Thursday 31st August marks the annual Eid al-Adha celebrations following the end of Hajj, the annual Islamic pilgrimage to Mecca.
The celebration is known as ‘Eid’, but is different from Eid al-Fitr that takes place after Ramadan, which is celebrated in the summer.
Eid al-Adha commences with Muslims going to the mosque for morning prayers, and then later families will gather to celebrate the day.
The festival lasts for four days, with Arab countries observing a nine-day public holiday.
What is Eid al-Adha?
The Muslim festival is also known as the Feast of Sacrifice or the Greater Eid. The day honours Prophet Abraham’s sacrifice of his son Ishmael, as an act of submission to God’s command.
How is the day celebrated?
On the morning of Eid al-Adha, Muslims will attend morning prayers at their local mosques.
Some Muslims may also pray as part of community-led events in public places such as parks. As it’s a celebratory festival, men and women dress up for the occasion, wearing their best and finest clothing.
It’s tradition to gift and be gifted new clothes during the festival, and families and friends will gather to exchange gifts, money and eat traditional food.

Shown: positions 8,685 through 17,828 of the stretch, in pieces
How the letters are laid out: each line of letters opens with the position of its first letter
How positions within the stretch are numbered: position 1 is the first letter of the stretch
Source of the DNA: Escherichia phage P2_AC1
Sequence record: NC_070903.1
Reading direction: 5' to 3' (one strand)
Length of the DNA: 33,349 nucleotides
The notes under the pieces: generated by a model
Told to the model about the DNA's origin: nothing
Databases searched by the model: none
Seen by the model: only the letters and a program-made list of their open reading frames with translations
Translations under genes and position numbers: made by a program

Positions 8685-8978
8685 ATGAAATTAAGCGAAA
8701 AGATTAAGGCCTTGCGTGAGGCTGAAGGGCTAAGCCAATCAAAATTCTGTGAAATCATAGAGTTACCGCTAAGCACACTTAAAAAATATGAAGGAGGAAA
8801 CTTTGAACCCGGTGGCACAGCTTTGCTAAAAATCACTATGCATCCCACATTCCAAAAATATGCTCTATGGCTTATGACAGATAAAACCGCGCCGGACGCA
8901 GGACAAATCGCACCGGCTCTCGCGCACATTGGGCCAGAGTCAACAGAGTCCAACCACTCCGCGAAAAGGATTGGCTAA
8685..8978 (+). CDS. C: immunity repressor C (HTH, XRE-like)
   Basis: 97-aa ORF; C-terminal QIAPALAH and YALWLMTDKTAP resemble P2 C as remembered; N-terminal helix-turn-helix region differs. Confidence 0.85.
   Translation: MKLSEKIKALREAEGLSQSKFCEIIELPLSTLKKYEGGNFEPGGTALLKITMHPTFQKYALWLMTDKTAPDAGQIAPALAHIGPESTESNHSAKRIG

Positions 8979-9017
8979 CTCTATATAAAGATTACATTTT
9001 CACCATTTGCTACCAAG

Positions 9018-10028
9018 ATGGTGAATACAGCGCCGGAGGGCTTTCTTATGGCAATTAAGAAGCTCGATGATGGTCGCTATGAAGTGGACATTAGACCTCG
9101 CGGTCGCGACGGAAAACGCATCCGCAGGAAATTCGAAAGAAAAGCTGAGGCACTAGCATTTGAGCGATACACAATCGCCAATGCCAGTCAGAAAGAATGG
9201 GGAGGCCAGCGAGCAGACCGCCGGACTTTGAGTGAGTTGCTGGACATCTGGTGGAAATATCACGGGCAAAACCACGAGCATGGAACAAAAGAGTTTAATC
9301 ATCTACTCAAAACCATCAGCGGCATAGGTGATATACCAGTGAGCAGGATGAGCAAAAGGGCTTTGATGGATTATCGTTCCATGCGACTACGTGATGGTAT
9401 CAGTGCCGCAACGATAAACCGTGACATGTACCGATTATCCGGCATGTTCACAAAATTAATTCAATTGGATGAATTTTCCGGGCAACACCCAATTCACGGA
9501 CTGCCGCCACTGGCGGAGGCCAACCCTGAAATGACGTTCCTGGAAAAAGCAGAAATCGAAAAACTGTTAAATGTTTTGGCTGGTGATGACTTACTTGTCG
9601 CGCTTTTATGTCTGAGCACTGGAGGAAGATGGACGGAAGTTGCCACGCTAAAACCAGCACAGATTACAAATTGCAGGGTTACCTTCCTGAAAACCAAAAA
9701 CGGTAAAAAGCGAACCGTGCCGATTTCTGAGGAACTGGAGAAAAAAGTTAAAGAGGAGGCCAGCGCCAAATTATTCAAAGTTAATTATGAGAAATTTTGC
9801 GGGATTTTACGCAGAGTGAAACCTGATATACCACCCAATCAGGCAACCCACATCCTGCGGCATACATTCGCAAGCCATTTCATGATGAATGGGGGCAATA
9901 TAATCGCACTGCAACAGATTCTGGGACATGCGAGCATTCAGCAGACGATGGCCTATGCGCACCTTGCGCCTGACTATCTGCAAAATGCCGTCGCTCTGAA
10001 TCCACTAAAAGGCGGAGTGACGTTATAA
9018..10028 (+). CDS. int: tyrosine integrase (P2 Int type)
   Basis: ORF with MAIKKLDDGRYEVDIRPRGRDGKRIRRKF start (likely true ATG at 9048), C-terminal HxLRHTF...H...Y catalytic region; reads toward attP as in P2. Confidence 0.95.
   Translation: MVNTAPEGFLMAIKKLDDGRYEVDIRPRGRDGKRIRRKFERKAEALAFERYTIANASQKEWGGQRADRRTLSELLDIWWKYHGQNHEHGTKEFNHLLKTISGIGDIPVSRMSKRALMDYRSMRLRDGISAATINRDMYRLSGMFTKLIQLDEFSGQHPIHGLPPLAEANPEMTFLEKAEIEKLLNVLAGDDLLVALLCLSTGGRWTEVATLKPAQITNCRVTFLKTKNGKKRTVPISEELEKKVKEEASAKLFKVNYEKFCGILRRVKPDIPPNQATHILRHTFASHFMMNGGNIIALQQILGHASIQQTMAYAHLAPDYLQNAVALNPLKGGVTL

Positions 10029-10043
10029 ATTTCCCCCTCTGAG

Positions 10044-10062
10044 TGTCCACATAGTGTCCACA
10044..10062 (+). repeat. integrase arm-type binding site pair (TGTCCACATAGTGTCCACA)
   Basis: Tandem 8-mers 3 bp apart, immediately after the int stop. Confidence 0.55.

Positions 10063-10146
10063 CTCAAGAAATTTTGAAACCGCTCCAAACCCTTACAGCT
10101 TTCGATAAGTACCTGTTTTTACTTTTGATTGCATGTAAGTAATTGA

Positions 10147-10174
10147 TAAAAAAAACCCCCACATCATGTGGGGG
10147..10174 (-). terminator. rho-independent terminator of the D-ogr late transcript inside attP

Sacrifice is also part of the tradition. Muslim families buy, keep and slaughter their own animal, but anyone in the UK wishing to sacrifice an animal must do so humanely. Islam rules also state that the animal must be an adult and in good health.
The Qurbani (sacrificed) meat is then divided into three equal parts. One for the household, one for relatives and friends, and one for the poor. A meal will then be prepared with the sacrificed meat.
When is Eid al-Adha 2017?
This year, Eid al-Adha will be celebrated from the evening of Thursday 31st August and will end in the evening of Monday 4th September.
Eid Mubarak, wishing everyone a happy Eid from BritAsia TV!
By Amy Lehal